5. A life raft as claimed in claims 1 through 4 wherein the shell wall and the internal ballast act simultaneously in conjunction with each other to create a life raft with spheroidal buoyancy above and below the waterline and internal water-ballast below the waterline thereby rendering the raft incapable of excessive rolling, tipping and/or capsizing when the occupants and their belongings are equally distributed within the life raft. (Key word: ‘simultaneously’) (Key phrase: ‘act simultaneously in conjunction with each other’)

6. A life raft as claimed in claims 1 through 5 wherein is included sequential inflation that is begun manually by triggering inflation of the upper shell, the floor cushion, the lower shell and the ballast tank in that order and whereby completion of each sequence triggers the next sequence by dislodging a pin in an inflation device common to the inflatable raft industry. Inflation of the lower shell produces a vacuum in the ballast tank and that vacuum draws water into the tank through a one-way bladder valve. (In this instance, the raft would be inflated on the water's surface.

7. A life raft as claimed in claims 1 through 6 wherein is included a pump, manual or electric with battery or manual generator that will provide air inflation for buoyancy for inflatable cells and panels and/or a vacuum to draw in additional water into the ballast tank.

8. A life raft as claimed in claims 1 through 7 wherein multiple looped straps located around the top-cap opening are connected to allow a crane to lift the raft from a vessel's deck or other platform and place it on the water's surface. (In this instance, the ballast would be filled only with air until the raft is placed upon the water where the ballast may be filled with water.)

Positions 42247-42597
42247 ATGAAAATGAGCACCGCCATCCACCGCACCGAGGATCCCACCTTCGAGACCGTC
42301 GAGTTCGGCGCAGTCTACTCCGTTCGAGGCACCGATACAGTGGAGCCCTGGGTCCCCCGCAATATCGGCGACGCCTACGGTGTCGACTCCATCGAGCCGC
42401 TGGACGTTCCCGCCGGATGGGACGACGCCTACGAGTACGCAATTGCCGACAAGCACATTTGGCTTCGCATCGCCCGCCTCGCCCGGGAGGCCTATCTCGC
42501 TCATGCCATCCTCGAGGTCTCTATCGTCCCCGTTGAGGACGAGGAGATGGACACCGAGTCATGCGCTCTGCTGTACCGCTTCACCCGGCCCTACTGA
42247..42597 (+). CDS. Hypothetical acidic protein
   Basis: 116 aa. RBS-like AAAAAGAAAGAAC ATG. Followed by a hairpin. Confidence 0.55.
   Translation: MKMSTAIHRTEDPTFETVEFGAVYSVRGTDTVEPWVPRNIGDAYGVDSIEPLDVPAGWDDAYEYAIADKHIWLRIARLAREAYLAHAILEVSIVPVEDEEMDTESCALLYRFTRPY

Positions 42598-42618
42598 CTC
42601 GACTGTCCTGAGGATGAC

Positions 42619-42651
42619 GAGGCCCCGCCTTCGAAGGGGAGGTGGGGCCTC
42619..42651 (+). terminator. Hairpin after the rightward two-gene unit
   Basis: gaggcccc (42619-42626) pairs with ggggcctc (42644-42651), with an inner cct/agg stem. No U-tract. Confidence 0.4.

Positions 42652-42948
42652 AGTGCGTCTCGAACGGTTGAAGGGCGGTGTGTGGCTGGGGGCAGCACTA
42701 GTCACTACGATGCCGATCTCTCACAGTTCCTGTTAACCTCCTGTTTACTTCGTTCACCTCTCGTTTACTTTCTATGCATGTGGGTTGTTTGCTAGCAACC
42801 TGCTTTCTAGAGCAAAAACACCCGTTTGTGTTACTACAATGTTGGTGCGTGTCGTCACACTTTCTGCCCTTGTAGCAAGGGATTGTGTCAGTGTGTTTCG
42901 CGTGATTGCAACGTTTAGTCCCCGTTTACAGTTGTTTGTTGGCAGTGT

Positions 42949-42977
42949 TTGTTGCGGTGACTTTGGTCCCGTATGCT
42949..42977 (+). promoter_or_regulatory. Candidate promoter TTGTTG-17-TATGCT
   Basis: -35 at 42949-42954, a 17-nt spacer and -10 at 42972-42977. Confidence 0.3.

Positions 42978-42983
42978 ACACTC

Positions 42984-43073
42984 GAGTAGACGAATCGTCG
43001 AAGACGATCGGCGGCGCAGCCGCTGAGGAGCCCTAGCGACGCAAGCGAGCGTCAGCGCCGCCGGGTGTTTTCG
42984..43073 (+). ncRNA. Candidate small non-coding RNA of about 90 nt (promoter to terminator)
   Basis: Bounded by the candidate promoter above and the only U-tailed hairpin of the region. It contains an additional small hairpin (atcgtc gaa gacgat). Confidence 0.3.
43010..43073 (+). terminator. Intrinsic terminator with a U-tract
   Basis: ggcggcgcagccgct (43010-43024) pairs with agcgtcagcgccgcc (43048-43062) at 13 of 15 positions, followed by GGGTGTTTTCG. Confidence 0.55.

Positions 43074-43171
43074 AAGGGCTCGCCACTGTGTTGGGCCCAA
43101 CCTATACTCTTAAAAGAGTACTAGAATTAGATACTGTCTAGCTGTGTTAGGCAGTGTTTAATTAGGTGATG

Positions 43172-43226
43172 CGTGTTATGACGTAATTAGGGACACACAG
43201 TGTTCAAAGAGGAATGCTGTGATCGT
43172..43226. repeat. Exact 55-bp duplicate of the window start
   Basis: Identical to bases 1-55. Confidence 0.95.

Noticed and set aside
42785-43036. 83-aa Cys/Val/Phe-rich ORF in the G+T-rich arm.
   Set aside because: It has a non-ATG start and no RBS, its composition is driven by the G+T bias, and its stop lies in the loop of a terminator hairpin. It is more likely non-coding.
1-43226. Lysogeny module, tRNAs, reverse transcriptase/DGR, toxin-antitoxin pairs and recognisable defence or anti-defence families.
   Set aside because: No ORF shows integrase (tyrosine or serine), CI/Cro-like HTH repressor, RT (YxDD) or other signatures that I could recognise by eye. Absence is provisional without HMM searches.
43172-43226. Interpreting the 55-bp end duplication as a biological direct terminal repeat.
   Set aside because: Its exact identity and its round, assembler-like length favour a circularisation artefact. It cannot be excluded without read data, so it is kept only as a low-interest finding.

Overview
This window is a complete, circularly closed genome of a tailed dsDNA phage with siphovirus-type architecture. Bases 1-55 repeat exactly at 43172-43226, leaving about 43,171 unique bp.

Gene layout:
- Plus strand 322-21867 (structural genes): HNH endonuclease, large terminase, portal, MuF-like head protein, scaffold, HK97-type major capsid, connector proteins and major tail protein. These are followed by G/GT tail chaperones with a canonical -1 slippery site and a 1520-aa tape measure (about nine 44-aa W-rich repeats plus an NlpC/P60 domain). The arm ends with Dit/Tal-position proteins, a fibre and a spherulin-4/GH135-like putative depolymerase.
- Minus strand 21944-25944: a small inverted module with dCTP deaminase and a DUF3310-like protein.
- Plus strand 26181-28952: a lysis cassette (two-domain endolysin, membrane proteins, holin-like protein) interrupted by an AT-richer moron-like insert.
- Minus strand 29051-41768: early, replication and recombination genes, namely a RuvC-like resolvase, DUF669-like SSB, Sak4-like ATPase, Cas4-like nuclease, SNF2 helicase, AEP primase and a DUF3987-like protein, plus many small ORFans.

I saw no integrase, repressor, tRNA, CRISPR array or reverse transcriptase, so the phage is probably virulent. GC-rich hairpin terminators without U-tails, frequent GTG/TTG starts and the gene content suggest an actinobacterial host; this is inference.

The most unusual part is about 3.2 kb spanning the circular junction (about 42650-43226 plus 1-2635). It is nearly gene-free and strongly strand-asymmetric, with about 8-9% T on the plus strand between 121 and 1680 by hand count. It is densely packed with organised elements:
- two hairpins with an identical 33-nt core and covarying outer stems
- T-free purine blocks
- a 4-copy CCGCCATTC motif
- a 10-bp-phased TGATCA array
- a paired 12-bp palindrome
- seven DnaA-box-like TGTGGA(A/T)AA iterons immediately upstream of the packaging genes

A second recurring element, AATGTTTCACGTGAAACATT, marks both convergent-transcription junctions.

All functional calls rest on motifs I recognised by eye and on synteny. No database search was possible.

9. A life raft as claimed in claims 1 through 8 wherein seatbelts are installed for use in inclement weather.

Description:

CROSS-REFERENCE TO RELATED APPLICATIONS

[0001] Not applicable.

STATEMENT REGARDING FEDERALLY SPONSORED RESEARCH OR DEVELVPMENT

[0002] Not Applicable

REFERENCE TO SEQUENCE LIST, A TABLE, OR A COMPUTER PROGRAM LISTING COMPACT DISC APPENDIX

[0003] Not Applicable

BACKGROUND OF THE INVENTION

[0004] The patent class definition for rafts is class 441/35 and there are 112 patents listed on the USPTO website under that classification, none of which addresses the claims under this application.

[0005] There are 76 patents listed under subclass 441/38 “With shelter” that falls under class 441/35, but U.S. Pat. No. 4,001,905 (expired, 1994) is the only one that contains a claim that is somewhat similar to claim 1 of this application. U.S. Pat. No. 4,001,905 contains a “hemispherical” dome-like enclosure whereas this application contains a “spheroidal” globe-like enclosure, the difference being a half-sphere enclosure vs. a full-sphere enclosure.

[0006] The field of endeavor to which the invention submitted in this application pertains is best described as relating to U.S. Patent Classifications 441/35 “Raft”, 441/38 “With shelter” and 441/40 “Inflatable”.